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Tuesday, March 06, 2007

A sense of rare honesty.

Over the last few days a number of people have been linking to this entry apparently sent as a memo from a boss to his team in the US. I very rarely cut and paste an article in it’s entirety onto my blog - normally I pass comment and put a link in to the site. I understand though that it is from a Management Consultant, Coach and Trainer called Michael Wade - so on that basis that is the health warning - but from my own and probably most peoples working experiences, would this be a great note to be handed to every new manager.

At the change of every presidential administration in the USA, the Press secretary, leaves a flak jacket for their successor with a few notes of advice placed in it. Perhaps this note is in a new managers flak jacket….

But as they say rules are meant to be broken and enjoy the note.

  1. I am sometimes under enormous pressure from upper management; pressure that you seldom see. Anything that you can do to make my job easier will be greatly appreciated.
  2. Your interests are important, but please remember that I also have to juggle the concerns and feelings of a bunch of other people, including individuals outside of the department.
  3. I may not have been given a huge amount of training before being named to a supervisory position. As a result, I’ve had to learn through trial and error. That’s not always bad. Many of my responsibilities can only be learned through practice.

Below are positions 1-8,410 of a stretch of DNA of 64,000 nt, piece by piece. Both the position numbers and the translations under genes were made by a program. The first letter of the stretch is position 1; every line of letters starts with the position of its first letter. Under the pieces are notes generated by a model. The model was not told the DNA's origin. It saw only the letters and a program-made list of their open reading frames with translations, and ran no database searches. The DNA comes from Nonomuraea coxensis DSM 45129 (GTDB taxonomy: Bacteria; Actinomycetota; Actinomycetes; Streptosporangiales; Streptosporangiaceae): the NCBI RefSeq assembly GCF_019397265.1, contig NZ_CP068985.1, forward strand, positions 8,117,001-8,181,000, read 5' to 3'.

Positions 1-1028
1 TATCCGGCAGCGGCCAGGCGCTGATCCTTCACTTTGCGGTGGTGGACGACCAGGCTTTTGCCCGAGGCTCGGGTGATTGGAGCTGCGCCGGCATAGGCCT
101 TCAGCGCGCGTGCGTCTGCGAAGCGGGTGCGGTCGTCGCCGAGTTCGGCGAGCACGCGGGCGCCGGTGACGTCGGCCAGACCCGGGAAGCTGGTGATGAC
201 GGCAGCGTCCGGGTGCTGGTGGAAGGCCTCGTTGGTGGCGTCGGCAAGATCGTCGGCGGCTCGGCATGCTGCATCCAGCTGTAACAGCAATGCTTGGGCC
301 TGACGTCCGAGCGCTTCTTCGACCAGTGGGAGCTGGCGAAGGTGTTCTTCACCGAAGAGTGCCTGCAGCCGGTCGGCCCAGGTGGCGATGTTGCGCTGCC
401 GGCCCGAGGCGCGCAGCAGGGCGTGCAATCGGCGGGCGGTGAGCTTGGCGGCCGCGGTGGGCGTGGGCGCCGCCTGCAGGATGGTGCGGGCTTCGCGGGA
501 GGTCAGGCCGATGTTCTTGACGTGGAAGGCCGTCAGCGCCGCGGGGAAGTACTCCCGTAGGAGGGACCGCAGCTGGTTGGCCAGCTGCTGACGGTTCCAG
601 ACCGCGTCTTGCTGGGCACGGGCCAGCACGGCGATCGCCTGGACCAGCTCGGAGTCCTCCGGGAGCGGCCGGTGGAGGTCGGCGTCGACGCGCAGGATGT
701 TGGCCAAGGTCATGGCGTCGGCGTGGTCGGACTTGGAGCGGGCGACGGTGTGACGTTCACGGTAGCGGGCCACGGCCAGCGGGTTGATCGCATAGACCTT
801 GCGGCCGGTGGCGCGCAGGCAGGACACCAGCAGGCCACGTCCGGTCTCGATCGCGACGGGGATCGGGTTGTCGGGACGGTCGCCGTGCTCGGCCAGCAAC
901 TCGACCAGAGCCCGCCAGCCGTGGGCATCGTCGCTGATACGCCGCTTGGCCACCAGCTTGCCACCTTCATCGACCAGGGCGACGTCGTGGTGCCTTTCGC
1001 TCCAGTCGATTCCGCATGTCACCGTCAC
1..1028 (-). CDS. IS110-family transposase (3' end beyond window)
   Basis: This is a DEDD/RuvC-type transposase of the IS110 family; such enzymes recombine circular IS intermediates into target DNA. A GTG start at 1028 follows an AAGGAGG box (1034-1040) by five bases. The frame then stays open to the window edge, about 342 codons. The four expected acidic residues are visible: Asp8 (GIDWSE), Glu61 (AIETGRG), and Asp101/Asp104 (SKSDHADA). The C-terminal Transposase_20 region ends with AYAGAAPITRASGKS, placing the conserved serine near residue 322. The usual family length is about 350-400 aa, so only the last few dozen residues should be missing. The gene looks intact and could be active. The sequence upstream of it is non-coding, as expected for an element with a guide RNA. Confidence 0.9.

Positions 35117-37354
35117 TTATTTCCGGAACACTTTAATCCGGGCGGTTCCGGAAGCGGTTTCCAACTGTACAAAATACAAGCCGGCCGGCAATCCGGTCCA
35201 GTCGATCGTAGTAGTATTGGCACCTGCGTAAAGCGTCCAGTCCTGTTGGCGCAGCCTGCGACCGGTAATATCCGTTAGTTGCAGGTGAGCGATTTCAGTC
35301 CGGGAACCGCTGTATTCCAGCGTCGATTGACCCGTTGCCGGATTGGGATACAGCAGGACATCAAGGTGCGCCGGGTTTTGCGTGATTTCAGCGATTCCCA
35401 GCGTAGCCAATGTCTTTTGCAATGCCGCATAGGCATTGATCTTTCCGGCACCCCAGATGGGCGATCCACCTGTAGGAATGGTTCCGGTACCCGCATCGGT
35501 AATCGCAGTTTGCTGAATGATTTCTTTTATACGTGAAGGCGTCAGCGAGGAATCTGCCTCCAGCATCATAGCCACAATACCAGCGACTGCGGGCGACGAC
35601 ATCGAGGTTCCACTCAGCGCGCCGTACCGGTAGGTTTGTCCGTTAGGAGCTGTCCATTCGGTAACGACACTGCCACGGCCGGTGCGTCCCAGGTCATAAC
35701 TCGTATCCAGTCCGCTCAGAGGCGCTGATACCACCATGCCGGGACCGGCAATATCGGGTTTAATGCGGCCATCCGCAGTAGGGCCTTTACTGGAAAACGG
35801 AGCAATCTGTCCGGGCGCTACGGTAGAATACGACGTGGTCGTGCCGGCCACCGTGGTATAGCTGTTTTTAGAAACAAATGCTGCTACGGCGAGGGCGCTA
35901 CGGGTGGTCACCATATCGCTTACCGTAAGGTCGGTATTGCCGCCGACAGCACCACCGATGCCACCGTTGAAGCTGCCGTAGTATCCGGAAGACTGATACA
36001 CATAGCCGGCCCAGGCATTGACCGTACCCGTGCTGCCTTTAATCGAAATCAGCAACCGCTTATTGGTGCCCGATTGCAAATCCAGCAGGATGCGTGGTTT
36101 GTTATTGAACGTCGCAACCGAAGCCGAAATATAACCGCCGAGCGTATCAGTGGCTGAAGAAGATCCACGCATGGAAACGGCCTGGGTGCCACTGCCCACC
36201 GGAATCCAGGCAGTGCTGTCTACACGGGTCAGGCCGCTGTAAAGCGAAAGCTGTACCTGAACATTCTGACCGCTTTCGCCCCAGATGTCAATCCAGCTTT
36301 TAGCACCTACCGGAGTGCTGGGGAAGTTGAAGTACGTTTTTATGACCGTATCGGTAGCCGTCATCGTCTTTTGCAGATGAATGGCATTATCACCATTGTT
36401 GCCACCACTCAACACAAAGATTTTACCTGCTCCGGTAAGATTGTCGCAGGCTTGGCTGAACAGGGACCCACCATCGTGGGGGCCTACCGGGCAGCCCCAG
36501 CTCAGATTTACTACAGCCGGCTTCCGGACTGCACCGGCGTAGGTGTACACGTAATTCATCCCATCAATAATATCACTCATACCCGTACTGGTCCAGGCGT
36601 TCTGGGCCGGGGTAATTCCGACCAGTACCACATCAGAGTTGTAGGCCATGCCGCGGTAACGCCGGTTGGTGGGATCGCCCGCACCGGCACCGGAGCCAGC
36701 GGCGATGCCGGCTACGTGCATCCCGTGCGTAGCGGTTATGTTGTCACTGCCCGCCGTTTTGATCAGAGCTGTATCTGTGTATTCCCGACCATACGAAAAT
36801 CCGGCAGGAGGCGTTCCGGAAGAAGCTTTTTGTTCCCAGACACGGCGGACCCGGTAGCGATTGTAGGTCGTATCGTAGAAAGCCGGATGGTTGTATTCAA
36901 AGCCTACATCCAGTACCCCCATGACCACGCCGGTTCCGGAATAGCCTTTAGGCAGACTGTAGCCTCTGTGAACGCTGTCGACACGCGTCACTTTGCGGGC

4. If you are a former co-worker of mine, please recognize that supervising former peers is one of the toughest jobs any supervisor faces. The support that you give me is crucial.
  5. I will make mistakes. Please give me the same understanding that you’d like me to give you when you blunder.
  6. If I do something dumb or am on the verge of doing so, please tell me. Don’t hint. Tell me.
  7. I don’t like unpleasant surprises. Let me in on bad news as soon as possible. (Things that you believe are obvious may not be that clear to me. On the other hand, you’d be surprised at how quickly the latest gossip reaches my ears.)
  8. I expect you to take initiative. If you keep bouncing things to me, I’m going to wonder why I have you around.
  9. You should ask questions if you don’t know what to do. On the other hand, you should not have to be taught the same thing over and over again.
  10. Let’s respect each other’s time. We each have a job to do and the more we can reduce unnecessary interruptions, the happier we’ll each be.
  11. Don’t let all of my talk about meeting goals and producing results lead you into unethical behavior. You always have my permission to be ethical.
  12. If either of us has a problem with the other’s performance, let’s talk about it.

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